Friday, February 6, 2009

Remembering Dewey Martin, Ticketmaster Sucks, and Sir McCartney on Video Games

Buffalo Springfield drummer Dewey Martin has died at age 68. According to, he passed away January 31st of unknown causes. Martin, who was born Walter Milton Dwayne Midkiff, started out in Nashville performing with Patsy Kline, Roy Orbison and the Everly Brothers. He became part of Buffalo Springfield in 1966, along with Neil Young, Jim Messina, Stephen Stills, Bruce Palmer and Richie Furay. Young recalled Martin's band audition in his biography, noting, "He was a sensitive drummer. You get harder, he hits harder. You pull back, he hits back. He can feel the music -- you don't have to tell him." During the group's short-lived career, Martin sang "Good Time Boy" and provided backing vocals on the group's hit "For What It's Worth."

After Buffalo Springfield broke up in 1968, Martin tried to continue on as the "New Buffalo Springfield." But he faced a legal battle with his former bandmates. During the 1980s, he briefly worked with a few bands and also played with Buffalo Springfield Revisited, the act formed by original bass player, Palmer. During the early 1990s, Martin revived the "Buffalo Springfield" name again to do some live gigs, but retired soon afterward. The group was inducted into the Rock and Roll Hall of Fame in 1997.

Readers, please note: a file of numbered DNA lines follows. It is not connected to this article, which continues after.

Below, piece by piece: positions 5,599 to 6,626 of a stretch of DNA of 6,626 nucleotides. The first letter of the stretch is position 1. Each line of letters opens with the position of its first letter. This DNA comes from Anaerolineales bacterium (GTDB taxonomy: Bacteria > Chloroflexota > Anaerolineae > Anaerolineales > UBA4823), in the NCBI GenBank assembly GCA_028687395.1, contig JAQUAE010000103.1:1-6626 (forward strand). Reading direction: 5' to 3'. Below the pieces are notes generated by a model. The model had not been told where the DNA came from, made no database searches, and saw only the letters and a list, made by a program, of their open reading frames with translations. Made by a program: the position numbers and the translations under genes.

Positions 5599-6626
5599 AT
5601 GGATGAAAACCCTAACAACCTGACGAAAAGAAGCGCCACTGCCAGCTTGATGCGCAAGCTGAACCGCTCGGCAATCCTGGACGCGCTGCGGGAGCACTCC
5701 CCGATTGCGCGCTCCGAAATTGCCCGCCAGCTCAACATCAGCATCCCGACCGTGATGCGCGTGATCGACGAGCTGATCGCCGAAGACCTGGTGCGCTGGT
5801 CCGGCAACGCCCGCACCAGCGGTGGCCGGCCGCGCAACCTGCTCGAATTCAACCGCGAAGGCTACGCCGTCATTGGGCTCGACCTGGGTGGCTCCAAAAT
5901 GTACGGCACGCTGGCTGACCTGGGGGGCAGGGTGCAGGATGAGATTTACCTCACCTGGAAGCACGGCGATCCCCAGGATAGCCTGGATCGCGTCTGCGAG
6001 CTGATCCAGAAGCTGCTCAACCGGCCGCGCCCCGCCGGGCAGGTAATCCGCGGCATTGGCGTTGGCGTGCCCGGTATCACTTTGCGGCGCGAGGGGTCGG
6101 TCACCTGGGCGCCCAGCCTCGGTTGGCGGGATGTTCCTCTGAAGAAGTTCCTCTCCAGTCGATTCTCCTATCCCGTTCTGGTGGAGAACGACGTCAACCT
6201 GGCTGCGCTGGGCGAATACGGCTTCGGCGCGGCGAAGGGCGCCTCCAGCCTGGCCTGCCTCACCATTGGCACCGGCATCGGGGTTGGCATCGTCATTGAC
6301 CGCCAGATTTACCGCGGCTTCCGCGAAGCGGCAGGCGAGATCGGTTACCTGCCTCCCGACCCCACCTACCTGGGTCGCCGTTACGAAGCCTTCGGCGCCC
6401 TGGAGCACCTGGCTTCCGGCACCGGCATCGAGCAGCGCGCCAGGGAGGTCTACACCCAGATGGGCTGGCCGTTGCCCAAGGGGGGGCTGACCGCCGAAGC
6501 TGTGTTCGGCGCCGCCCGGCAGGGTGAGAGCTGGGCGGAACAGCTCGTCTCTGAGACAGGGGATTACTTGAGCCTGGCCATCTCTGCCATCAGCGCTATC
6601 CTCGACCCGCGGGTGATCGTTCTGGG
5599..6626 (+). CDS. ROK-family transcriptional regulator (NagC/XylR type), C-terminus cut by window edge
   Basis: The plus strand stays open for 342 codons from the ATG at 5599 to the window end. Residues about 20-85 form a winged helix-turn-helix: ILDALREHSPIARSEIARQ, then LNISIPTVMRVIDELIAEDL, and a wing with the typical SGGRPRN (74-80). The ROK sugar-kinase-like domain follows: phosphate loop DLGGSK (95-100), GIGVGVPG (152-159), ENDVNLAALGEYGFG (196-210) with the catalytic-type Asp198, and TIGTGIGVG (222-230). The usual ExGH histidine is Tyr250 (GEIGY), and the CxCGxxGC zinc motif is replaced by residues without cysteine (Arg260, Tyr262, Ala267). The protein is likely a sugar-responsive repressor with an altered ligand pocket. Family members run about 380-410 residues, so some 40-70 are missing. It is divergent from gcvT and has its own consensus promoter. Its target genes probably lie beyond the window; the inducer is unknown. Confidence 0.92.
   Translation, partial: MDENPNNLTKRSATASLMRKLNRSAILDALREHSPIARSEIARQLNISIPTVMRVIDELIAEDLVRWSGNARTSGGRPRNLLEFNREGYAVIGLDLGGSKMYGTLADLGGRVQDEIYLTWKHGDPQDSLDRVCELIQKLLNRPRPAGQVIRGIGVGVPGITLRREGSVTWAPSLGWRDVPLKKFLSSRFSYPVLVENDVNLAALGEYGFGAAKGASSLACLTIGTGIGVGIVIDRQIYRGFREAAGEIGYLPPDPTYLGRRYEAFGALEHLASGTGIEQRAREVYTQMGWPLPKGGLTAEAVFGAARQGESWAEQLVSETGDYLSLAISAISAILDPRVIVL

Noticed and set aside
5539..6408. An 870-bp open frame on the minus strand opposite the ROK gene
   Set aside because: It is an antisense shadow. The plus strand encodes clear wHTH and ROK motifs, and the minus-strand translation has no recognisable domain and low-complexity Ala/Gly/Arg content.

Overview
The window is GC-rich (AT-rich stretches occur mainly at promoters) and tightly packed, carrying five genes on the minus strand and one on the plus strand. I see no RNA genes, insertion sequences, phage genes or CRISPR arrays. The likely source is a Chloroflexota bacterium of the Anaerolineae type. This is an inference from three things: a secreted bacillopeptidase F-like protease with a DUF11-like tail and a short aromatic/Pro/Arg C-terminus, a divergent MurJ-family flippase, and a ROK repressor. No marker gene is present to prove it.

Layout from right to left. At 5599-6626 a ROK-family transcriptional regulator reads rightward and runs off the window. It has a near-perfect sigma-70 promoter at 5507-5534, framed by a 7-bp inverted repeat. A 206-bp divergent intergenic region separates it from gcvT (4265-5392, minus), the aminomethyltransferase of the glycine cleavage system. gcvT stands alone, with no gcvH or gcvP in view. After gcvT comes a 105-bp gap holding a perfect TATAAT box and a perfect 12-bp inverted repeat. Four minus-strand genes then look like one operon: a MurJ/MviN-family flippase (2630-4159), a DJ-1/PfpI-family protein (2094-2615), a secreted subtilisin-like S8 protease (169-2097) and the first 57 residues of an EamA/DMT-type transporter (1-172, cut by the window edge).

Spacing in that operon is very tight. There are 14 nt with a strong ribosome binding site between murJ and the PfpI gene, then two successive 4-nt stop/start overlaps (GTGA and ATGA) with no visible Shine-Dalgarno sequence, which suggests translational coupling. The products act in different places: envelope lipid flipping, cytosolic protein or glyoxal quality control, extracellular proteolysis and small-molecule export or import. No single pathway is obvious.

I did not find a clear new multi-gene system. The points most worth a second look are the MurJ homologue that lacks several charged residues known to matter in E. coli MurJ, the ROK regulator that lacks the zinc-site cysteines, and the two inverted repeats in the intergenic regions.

Bruce Springsteen received an apology from Ticketmaster shortly after posting an open letter blasting the company for the way it handled sales earlier this week. The Boss and his manager were upset after Ticketmaster started directing fans to its secondary site, TicketsNow, which resells concert tickets at higher prices, even though there were still tickets at the regular price available. According to, Ticketmaster CEO Irving Azoff says fans were only redirected when their specific ticket request could not be met. He admits that the situation could have been handled better, explaining, "While we were genuinely trying to do the right thing for fans in providing more choices when the tickets they requested from the primary on-sale were not available, we clearly missed the mark." He added, "Fans are confused and angry, which is the opposite of what we hoped to accomplish. We sincerely apologize to Bruce, his organization and, above all, his fans."

Ticketmaster has taken down all the links redirecting fans from Ticketmaster to TicketsNow. Azoff says, "We recognize that we need to change our course." The company is refunding ticket buyers the difference between the face value and resale value for any fan that "inadvertently purchased tickets in the resale marketplace believing in error they were purchasing from the initial on-sale."


Paul McCartney says he gets a kick out of watching people playing the game Rock Band and is excited about the upcoming Beatles video game from the same company. Sir Paul tells EW, "Well, I see people playing it and they look . . . completely funny. But I like the idea that it introduces kids to music. It's a great thing to be immersed in." McCartney added that he was sold on the concept for the Beatles video game because it's a journey through the band's different musical periods, saying "you get early days, Liverpool, then psychedelic, and on from there."

No comments: